Michael Bushnell

After thousands of strikes and the birth of at least two cottage industries poking fun at the Independence Avenue’s “truck eating” bridge, the infamous 12-foot clearance bridge’s reputation may be headed for a big downgrade. 

On November 14, business and neighborhood stakeholders on the eastern end of Independence Avenue gathered at the offices of the Northeast Chamber of Commerce to offer input on the proposed advanced curtain warning system designed to quell the number of trucks hitting the Independence Avenue 12-foot bridge just east of the Independence Avenue and Wilson Road traffic signal.

The roughly $200,000 project is the joint effort of the city of Kansas City and the bridge’s owner, Kansas City Terminal Railway, with the city putting up roughly $150,000, of which $90,000 came from 4th District PIAC (Public Improvement Advisory Committee) contingency funds and the railroad (KCTY) putting up $56,000.

The session was called by Bobbi Baker-Hughes, President of the Northeast Chamber of Commerce and CEO of the Independence Avenue CID and 4th District City Councilman Crispin Rea when they received word that the project was ready to break ground but no public engagement had taken place with the impacted business owners along the Avenue between Wilson and Winner Roads.

“We received word that the chain curtain was ready to install but I had a couple of concerns, primarily for our business owners that are on either side of that bridge, that this kind of engagement didn’t happen before today,” said Baker-Hughes. “I want us to be able to talk about what the city has put forth in the form of engineering to reduce the number of stuck trucks under that bridge but also get business input and assistance on how do we make it work.”

The advanced curtain warning system would be installed on traffic signal arms that hang over the lane of traffic, one on either side of the bridge. The placement location of the advance warning system was the primary point of discussion at Tuesday’s meeting, specifically asking, what can the truck driver do and what escape route exists after they hit the hanging bollards.

 As part of the project, the city is also installing more advance warning signage on both sides of the bridge leading up to the new warning system. According to City Engineer Nick Bosonetto, it’s just one more visual cue to drivers that a low bridge is coming up.

“The new warning system can’t be installed where it potentially blocks the sight line between the motorist and the traffic signal,” Bosonetto said. “We have to consider the functional area of an intersection is about 250 feet, depending on how fast you’re going in front of the signal.” 

 Also a major part of the discussion was escape points for trucks after they strike the hanging bollards. Initially, the westbound escape route would be Winner Road and the eastbound escape route would be Wilson Road. Both thoroughfares already carry large truck traffic and both have areas large enough to accommodate large vehicles turning around if need be.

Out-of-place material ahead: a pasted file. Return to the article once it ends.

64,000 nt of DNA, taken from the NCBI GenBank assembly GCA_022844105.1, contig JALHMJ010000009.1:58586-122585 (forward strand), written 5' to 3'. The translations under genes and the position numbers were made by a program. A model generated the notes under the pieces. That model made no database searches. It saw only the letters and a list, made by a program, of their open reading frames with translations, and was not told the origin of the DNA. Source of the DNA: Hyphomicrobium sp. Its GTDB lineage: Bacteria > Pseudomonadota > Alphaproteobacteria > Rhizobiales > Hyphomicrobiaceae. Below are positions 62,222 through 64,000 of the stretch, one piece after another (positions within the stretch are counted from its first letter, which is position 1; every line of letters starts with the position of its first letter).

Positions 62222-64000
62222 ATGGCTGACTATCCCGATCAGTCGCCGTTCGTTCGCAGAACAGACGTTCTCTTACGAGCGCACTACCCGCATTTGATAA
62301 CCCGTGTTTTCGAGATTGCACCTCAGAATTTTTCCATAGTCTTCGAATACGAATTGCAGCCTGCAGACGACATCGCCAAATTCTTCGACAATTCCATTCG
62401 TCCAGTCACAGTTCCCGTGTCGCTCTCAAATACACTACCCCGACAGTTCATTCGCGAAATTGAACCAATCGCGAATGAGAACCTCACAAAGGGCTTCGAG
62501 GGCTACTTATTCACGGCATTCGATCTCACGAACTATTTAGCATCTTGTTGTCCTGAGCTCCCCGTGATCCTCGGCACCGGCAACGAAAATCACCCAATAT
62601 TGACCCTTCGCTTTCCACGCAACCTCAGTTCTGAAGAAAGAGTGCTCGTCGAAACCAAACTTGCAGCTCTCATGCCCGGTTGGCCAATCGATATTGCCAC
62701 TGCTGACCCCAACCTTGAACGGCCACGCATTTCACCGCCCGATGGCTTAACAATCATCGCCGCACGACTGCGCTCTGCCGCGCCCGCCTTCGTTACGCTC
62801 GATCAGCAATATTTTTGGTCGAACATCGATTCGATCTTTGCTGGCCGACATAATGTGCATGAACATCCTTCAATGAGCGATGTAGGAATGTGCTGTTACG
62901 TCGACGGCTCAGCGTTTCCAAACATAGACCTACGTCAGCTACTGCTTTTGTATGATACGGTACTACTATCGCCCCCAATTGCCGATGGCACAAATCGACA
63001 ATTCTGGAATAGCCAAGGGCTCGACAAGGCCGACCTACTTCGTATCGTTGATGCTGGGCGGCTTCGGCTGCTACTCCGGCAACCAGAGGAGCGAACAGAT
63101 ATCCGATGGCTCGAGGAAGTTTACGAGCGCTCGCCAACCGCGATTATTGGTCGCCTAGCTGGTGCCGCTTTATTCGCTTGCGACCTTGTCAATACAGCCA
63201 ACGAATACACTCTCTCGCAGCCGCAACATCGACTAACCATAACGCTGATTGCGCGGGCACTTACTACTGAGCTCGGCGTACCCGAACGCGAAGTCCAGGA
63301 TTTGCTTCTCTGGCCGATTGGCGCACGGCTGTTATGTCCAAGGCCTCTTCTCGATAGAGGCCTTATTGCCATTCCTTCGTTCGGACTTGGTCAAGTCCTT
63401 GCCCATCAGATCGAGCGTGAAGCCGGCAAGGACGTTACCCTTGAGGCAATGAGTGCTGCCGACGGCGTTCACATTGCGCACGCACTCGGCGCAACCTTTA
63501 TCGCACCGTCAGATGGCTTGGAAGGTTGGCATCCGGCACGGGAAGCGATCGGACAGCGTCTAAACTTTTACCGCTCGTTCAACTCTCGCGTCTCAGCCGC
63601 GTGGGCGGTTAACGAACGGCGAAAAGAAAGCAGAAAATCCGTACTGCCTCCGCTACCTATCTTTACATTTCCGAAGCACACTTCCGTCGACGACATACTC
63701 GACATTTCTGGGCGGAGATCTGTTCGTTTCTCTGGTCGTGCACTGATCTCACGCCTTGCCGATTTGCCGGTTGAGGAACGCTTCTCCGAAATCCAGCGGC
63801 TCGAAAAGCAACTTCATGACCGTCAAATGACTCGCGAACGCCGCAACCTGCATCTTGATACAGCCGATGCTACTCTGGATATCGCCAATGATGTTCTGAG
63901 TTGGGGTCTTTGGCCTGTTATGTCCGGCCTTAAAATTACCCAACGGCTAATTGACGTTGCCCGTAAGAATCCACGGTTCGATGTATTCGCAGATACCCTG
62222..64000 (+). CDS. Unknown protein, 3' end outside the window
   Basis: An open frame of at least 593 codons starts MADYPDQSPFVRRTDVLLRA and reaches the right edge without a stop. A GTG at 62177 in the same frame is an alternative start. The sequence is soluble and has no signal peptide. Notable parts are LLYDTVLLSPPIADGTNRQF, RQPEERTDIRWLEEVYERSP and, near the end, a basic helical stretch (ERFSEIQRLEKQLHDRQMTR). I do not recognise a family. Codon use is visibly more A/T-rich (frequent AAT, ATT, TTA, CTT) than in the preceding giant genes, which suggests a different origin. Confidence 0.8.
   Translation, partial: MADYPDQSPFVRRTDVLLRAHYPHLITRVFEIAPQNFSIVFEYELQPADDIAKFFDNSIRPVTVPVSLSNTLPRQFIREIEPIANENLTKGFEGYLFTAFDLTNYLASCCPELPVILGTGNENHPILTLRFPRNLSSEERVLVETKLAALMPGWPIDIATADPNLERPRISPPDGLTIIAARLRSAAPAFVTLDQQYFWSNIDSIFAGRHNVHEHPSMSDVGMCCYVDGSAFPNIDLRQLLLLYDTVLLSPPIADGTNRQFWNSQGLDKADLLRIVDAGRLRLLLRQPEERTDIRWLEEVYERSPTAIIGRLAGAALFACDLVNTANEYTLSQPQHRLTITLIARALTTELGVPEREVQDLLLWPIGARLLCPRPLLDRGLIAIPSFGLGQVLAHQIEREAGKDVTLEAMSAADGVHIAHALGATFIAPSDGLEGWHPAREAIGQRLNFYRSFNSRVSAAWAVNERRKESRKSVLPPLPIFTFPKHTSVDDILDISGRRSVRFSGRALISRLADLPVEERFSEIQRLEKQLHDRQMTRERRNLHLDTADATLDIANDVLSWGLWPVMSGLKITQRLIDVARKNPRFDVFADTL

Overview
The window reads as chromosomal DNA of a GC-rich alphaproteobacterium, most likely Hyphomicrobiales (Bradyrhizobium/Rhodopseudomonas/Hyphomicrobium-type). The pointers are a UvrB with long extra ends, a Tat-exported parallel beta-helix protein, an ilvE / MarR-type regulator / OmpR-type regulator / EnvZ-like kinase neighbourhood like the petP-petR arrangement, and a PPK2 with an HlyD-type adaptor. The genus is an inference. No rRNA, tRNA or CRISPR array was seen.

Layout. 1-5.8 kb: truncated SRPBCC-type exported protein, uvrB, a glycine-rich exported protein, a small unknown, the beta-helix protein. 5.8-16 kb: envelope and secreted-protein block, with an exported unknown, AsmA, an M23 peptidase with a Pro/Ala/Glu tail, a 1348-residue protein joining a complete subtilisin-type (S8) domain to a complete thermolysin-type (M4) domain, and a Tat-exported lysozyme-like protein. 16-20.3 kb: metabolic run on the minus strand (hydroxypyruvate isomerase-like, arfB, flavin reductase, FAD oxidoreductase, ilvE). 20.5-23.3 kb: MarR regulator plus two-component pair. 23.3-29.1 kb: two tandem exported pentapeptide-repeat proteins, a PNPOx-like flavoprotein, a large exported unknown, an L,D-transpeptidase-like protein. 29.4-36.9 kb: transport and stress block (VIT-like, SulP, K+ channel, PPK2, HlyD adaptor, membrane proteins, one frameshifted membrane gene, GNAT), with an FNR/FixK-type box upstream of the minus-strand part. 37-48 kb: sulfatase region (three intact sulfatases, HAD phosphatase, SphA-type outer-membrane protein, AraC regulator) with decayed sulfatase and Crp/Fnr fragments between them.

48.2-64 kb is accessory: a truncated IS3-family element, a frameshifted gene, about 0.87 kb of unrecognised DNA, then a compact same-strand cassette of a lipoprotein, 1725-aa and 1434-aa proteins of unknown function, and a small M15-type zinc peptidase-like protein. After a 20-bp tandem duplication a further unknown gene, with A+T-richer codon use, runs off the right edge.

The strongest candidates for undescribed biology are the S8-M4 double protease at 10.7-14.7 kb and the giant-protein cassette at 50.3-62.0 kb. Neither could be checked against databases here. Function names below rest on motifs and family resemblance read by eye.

During the evening’s discussion, the city proposed that now the installation of the eastbound warning system would be past the Wilson Road traffic signal and the westbound warning system would be past the Winner Road traffic signal, approximately 60 feet west of the White Avenue intersection. Both installation points would require truck drivers to back up in potentially heavy traffic after striking the hanging bollards in order to access either of the two escape points.

Also at issue, trucks, some in excess of 70 feet in length and weighing-in at 80,000 pounds or more, having to attempt at navigating through private parking lots to turn around or re-route after hitting the warning bollards.

Daniel Yuman, owner of the Taqueria Mexico Restaurant immediately east of the bridge, expressed concern about large trucks trying to navigate his small parking lot safely. “You would have to turn in either the Mercado Fresco or the Taqueria Mexico and that’s where I’m at. We don’t want too many trailers coming through, potentially hitting our customers or our employees’ cars.”

While no final decision was made during the meeting as to where the new advance  warning systems would be installed, Councilman Rea noted that public engagement on the matter was a key issue. “I wanted to make sure you were heard on this, I know this was impactful and I know you care about making it safer,” he said. “You all are invested in this corridor, I get it. I wanted to make sure you had the opportunity to speak.”

Initially, construction on the project was to be completed by July 4, 2023 in order to take advantage of the partnership funding from KCTY. Early in September, 2023 a contract extension was executed with a scheduled project completion deadline of March 3rd, 2024.

 Bosonetto noted that the timeline for getting the project started was getting shorter by the day. “Winter is coming and we can’t pour concrete bases, it’s a temperature thing with that,” he said.

 Another public engagement meeting could be on the horizon soon. The Northeast News will have details on where and when that meeting takes place.